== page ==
- Employee Disengagement: A state where an employee lacks emotional commitment to their job.
- Falsification of Type: A term by Carl Jung describing people behaving contrary to their natural personality, often leading to stress and dissatisfaction.
- MAPS Psychometric Assessment: A tool used to identify a person’s unique traits and align them with suitable job roles.
The Pros and Cons of MAPS Psychometric Assessment
Just like any tool. MAPS psychometric assessments have their benefits and limitations. Let’s delve into some of them:
- Better Matching of Employees and Jobs: The assessment can help us understand people’s natural traits and tendencies. This makes it easier to match people with jobs that suit their personalities. Increasing their chances of feeling satisfied and engaged at work.
- Improved Hiring Decisions: It can give employers valuable insights during the hiring process. Helping to predict how well a candidate may fit into a specific role or team.
- Boosting Employee Retention: By placing individuals in roles where they are likely to thrive. Companies can reduce turnover and increase employee retention.
- Understanding Team Dynamics: The assessment can offer insights into how different personalities might interact within a team. Helping managers to build more balanced and effective teams.
- Not a Standalone Tool: Despite its benefits, it shouldn’t be the only tool used in making decisions. Experience, skills, and qualifications are also crucial factors that need to be considered.
- Requires Expert Interpretation: MAPS psychometric assessments are designed to provide in-depth insights into an individual’s personality. But the results need to be interpreted by someone with the right knowledge and skills. While this might seem like a limitation, it’s actually a key advantage for businesses that choose to use MAPS. Our team of experts is on hand to help interpret and apply the results effectively. Ensuring you get the most value out of the assessments.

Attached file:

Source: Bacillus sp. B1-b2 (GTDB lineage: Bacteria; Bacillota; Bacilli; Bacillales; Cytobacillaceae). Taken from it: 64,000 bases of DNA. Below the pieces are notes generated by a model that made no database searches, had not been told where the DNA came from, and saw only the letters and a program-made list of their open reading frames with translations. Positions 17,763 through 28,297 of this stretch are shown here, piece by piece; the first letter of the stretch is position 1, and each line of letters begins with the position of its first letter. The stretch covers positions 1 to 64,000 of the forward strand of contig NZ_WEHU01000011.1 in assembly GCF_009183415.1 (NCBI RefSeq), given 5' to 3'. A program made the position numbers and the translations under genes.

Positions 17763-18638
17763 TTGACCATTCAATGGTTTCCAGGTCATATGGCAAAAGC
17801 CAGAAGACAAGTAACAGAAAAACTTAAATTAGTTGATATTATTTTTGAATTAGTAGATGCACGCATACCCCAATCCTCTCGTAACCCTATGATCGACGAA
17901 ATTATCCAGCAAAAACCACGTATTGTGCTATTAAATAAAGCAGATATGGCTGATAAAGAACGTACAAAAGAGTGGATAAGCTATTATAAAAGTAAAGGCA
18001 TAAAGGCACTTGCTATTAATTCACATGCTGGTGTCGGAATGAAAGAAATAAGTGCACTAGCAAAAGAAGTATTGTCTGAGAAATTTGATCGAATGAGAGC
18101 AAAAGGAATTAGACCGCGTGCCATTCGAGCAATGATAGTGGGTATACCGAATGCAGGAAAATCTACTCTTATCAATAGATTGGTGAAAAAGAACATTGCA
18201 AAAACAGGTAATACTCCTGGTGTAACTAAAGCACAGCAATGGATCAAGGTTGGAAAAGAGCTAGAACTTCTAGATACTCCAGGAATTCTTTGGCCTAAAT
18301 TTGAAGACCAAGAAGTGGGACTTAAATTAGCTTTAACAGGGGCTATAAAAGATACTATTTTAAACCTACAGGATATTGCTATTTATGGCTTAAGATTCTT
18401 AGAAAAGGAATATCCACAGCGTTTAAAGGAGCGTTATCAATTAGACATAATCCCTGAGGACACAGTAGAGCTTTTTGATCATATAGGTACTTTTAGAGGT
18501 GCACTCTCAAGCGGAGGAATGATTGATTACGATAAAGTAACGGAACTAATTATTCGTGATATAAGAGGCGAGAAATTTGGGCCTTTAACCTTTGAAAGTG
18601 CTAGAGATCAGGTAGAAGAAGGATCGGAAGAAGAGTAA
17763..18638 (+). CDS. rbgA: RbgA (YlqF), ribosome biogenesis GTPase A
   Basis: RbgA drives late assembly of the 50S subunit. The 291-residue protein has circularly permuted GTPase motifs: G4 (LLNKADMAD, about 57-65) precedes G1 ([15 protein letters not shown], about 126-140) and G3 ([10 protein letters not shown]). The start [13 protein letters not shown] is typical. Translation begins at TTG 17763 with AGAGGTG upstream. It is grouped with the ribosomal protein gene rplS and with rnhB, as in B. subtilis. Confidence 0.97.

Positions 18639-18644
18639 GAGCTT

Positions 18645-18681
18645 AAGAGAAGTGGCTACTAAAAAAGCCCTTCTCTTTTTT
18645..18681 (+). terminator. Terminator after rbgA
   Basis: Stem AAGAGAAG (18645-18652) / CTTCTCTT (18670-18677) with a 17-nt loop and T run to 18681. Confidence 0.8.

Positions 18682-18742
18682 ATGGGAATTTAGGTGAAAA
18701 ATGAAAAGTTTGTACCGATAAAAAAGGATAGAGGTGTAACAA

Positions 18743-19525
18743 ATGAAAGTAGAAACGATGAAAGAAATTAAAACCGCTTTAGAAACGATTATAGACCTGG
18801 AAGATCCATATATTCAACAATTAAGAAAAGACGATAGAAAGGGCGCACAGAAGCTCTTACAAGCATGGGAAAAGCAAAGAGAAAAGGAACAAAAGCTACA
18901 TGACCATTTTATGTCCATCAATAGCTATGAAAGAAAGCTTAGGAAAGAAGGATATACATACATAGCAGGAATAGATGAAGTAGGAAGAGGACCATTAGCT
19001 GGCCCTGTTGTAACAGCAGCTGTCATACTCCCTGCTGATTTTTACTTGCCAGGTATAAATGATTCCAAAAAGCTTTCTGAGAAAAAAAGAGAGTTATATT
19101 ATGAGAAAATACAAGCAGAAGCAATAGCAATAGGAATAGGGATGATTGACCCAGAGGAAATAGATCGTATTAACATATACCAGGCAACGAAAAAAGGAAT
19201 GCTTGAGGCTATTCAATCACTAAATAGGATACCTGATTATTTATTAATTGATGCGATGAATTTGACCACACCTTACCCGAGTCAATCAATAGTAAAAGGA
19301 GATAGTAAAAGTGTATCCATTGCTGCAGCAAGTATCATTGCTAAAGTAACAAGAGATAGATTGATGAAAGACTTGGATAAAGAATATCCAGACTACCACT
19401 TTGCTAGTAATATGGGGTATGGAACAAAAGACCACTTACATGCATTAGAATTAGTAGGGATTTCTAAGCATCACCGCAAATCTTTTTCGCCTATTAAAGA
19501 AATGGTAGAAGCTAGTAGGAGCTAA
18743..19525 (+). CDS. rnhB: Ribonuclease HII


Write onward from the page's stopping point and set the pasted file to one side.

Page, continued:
- Change Over Time: People’s personality traits can change over time. Influenced by various factors such as life experiences or changes in circumstances. While this means that the assessments might need to be repeated periodically. It also provides an excellent opportunity for businesses to keep abreast of their employees’ development. And adjust their roles or tasks to ensure continuous alignment and engagement.
- Does Not Measure Skills or Experience: While the MAPS psychometric assessment focuses on personality traits. It doesn’t directly measure an individual’s skills or experience. However, this is a benefit as it encourages a more holistic view of recruitment and placement. By using MAPS in conjunction with traditional skills and experience assessments. Businesses can gain a comprehensive understanding of a candidate or employee. Leading to better hiring decisions and job placements.
Remember, while MAPS psychometric assessments can be a powerful tool. They should be used as part of a broader decision-making process that considers all aspects of an individual’s suitability for a role.
How to Match the Right Person with the Right Job
The key to resolving employee disengagement lies in aligning individuals with roles that complement their unique personality traits and skills. Here’s a step-by-step guide on how to make this alignment happen, which can be greatly facilitated using the MAPS psychometric assessment:
Step 1: Understand the Role Requirements Before you can match a person to a job. You need to thoroughly understand the role itself. Consider the skills, knowledge, personality traits, and work styles that would best suit the position.
Step 2: Know Your Employees Get to know your employees or candidates beyond their CVs. Understand their interests, strengths, work styles, and motivations. This is where a tool like MAPS psychometric assessment comes in. It measures an individual’s thinking style, learning style, emotional intelligence, and Holland Code. Providing valuable insights about their potential fit for specific roles.
Step 3: Conduct the MAPS Assessment Invite your employees or candidates to participate in the MAPS psychometric assessment. This can be done conveniently online, and it involves answering a series of questions that aim to uncover the individual’s unique traits.
Step 4: Analyse the Results Once the assessments are completed, both the employer and the employee receive the results. They provide an in-depth understanding of the individual’s personality and potential job matches.
Step 5: Make the Match Now that you understand both the job requirements and the unique traits of your employees or candidates, it’s time to make the match. Use the MAPS results to guide your decision-making, placing individuals in roles where they can thrive and contribute meaningfully.